• Ok so we have unequal birth rates among black women vs white women. What about black women with money vs white women with money? What about black women with money and a healthy diet vs white women with money and a healthy diet? What about poor black women with unhealthy diets vs poor white women with unhealthy diets? What about all the variables that contribute to birth rates?When it comes down to it i think this video is not giving us a well informed perspective that is necessary before making judgments like healthcare outcomes depends on your race. Lets get allllll the facts first.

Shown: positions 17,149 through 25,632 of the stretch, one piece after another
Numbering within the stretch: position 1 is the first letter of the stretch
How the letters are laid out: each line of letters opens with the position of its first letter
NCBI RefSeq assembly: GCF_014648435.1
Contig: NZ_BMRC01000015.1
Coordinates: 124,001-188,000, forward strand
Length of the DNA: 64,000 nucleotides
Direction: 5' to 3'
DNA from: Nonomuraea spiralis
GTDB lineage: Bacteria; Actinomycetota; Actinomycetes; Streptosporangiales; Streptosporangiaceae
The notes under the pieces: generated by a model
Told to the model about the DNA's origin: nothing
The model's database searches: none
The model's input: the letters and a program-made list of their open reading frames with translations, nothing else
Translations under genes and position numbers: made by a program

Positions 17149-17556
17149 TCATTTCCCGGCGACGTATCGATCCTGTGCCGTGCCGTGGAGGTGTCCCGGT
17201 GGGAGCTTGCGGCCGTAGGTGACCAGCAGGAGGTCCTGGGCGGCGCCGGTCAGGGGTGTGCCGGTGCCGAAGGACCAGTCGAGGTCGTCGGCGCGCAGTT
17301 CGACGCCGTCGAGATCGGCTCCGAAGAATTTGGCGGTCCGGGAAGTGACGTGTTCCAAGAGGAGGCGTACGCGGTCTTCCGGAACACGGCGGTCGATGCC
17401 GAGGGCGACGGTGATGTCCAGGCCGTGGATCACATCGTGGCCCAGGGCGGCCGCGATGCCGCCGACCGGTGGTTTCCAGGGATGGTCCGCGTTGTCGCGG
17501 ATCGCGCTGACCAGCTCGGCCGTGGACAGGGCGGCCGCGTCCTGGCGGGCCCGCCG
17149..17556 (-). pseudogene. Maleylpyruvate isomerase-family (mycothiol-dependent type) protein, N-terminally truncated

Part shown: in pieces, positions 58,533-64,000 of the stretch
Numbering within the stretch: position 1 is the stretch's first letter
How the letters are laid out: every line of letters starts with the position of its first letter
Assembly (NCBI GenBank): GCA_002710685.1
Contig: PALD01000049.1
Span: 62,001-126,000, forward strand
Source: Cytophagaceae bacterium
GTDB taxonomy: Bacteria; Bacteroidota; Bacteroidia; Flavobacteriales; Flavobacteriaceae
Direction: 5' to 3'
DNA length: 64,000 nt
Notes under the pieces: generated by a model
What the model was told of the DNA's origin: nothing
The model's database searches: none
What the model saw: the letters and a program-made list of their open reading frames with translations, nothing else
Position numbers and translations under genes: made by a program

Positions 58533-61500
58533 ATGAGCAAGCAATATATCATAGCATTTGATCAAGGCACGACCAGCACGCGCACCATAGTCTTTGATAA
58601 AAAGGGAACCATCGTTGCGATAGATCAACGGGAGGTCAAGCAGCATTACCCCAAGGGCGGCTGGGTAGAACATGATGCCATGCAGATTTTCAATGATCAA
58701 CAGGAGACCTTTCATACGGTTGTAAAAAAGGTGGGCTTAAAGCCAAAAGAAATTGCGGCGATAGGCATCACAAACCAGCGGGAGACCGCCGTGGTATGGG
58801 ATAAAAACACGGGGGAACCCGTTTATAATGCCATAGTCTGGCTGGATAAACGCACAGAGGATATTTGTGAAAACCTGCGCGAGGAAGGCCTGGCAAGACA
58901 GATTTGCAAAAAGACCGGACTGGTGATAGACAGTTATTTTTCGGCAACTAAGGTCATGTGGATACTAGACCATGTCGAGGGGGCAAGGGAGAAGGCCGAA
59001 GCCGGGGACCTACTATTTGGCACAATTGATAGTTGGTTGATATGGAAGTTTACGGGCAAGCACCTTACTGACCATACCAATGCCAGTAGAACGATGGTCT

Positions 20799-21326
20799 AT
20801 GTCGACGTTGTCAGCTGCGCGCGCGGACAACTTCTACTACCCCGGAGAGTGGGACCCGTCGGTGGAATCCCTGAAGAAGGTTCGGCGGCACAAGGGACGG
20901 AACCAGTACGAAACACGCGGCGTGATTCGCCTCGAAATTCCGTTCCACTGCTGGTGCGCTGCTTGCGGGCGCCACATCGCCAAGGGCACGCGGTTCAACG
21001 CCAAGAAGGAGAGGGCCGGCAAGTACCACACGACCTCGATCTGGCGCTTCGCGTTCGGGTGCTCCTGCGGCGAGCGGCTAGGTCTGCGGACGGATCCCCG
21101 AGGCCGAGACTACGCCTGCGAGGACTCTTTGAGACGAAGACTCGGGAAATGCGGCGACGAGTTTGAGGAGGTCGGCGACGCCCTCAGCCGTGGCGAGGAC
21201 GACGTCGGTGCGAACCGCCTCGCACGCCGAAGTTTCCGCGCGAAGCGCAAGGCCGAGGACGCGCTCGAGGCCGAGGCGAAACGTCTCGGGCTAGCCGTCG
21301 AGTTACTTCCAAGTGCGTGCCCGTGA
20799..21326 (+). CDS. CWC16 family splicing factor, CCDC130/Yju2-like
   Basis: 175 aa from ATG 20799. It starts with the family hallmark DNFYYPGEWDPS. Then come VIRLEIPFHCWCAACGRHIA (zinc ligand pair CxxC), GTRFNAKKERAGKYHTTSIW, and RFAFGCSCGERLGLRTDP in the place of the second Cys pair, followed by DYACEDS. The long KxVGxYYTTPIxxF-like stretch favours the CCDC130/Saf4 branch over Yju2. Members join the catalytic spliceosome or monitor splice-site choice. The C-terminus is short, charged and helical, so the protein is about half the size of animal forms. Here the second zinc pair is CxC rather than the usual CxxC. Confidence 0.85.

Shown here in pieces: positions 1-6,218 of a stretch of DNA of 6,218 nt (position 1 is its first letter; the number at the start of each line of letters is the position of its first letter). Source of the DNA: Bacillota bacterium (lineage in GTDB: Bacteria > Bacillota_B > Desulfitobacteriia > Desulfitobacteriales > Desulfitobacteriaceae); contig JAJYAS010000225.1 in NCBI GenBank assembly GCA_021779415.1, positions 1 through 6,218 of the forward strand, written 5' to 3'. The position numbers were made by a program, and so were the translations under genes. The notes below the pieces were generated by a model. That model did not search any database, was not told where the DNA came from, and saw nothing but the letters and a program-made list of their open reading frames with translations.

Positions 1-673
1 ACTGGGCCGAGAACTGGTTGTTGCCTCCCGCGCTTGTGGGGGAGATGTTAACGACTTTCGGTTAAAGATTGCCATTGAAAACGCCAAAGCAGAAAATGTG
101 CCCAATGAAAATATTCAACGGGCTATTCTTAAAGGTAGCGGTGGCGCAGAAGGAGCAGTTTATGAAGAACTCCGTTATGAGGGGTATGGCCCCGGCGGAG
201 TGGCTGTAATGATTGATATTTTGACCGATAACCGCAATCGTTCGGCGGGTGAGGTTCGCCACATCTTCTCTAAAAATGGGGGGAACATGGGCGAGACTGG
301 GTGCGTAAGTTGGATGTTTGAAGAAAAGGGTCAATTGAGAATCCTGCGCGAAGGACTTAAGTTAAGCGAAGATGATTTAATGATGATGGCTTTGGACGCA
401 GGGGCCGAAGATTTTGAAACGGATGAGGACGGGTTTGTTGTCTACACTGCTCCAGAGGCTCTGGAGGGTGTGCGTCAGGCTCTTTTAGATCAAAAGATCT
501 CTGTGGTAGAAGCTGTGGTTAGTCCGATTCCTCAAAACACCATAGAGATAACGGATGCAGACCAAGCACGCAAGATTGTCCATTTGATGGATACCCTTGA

• This is a work of nonfiction and solely the property of the original creator(s). Any names or characters, businesses or places, events or incidents, are factual to the best of the author’s knowledge, at the time of the recording. Any resemblance to actual persons, living or dead, or actual events is purely coincidental. We do not take responsibility for decisions taken by the viewer based solely on the information provided in this virtual application. We do not take responsibility for decisions taken by the viewer based solely on the information provided in this video.

  • Beyonce… A billionaire… Has a feeling for what we go through in the real world…?????���������������� The audacity. You expect us to eat this…?? Hahahhahahahhahaa